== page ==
Lower investment returns, poor pensions and increasing life expectancy are resulting in many individuals reaching retirement with far less capital and income than they may want or need for their lifetime. For those individuals, an Equity Release Scheme may be the answer.
What is an Equity Release Scheme?
The phrase Equity Release (ER) in this guide refers to a Home Reversion or a Lifetime Mortgage. Equity Release Schemes (ERS) will share common features such as:
- A lower age limit – generally you must be at least 55 years old before you can apply
- You will have the right to remain in your home for life
- You will receive a cash lump sum or an income for life, or a combination of these, from the ER company
- No repayments need to be made to the ER company until your home is sold (in the event of your death or moving into long-term care)
- The amount owed to the ER company will never exceed the value of your home (which is commonly called the ‘No Negative Equity Guarantee’)
Are there any alternatives to Equity Release Schemes?
- Move to a cheaper property: if you sell your property for £200,000 and buy a replacement property for £150,000, then you have released capital of £50,000 (less the costs involved with moving) whilst still owning your home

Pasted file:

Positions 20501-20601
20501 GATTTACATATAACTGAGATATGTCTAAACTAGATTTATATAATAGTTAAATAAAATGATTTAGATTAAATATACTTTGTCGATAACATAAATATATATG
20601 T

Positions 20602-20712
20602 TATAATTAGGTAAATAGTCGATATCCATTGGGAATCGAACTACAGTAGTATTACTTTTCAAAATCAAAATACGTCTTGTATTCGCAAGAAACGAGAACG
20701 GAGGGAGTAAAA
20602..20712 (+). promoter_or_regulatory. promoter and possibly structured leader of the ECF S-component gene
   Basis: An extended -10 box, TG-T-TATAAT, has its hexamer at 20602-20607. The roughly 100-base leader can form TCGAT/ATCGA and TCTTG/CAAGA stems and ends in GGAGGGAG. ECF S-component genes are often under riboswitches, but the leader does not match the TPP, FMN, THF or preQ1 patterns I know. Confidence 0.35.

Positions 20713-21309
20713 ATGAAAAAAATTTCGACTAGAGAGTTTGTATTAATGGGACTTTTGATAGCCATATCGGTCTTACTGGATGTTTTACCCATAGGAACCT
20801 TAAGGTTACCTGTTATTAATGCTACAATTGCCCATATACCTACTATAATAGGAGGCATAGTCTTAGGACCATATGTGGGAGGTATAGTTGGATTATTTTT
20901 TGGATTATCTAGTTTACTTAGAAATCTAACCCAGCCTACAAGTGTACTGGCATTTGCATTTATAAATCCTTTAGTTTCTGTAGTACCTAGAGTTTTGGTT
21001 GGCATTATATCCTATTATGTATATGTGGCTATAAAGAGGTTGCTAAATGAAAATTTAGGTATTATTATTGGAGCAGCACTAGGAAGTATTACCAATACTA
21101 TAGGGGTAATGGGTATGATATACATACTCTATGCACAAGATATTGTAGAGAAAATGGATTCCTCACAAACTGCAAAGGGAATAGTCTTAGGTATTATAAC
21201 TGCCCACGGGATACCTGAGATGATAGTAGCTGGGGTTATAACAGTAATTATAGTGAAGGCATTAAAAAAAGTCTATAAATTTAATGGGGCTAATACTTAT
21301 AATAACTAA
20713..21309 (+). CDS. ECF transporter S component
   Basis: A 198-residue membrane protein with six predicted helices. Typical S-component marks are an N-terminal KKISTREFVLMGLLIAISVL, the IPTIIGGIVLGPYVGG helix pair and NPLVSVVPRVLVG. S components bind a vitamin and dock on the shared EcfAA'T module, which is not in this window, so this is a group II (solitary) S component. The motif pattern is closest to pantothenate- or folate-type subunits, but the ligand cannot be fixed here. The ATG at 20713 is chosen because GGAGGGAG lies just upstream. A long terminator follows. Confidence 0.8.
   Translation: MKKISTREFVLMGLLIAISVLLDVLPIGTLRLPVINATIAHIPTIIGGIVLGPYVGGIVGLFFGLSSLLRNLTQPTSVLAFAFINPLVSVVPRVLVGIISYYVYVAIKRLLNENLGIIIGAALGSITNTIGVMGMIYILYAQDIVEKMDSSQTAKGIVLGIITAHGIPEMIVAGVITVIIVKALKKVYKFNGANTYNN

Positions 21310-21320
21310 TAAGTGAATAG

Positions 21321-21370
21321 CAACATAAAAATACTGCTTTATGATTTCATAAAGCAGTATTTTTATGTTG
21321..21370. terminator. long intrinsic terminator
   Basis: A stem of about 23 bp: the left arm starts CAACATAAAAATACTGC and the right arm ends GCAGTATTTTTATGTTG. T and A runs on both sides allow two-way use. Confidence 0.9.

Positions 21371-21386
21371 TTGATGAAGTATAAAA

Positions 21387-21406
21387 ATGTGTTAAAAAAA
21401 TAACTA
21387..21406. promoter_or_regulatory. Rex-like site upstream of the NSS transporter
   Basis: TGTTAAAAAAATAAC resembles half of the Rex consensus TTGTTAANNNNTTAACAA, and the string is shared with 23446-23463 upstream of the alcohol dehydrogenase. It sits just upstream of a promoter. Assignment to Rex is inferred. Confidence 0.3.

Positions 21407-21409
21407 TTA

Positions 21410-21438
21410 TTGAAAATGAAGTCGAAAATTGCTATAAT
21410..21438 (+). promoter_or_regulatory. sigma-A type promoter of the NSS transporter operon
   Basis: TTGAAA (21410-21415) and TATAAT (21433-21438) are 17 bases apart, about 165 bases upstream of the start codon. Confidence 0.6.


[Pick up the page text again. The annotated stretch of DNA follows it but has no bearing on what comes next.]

- Use existing savings: rather than using up part of your home, spend capital savings (where available)
- Approach family members: if you want to release cash from your property, might it be possible for, say, your children to pay you the funds that you need, and in so doing acquire an interest in your home? In any event, it is sensible to discuss ER with family members before proceeding with it
- Apply for all state benefits to which you may be entitled (such as Attendance Allowance, Pension Credit, Council Tax Benefit etc). If you already receive such benefits then be aware that taking out an ERS may affect your entitlement
- Contact Age UK and your local council for information on Grants which may provide funds to improve your home
- Take out an ordinary personal loan or interest-free mortgage: these usually involve variable rates of interest so be certain that you would be able to afford the monthly payments if interest rates increased
Where do I begin looking for an Equity Release Scheme?
Contact an Independent Financial Adviser (IFA) who has experience of ERS. We can recommend an appropriately qualified and experienced IFA to you on request.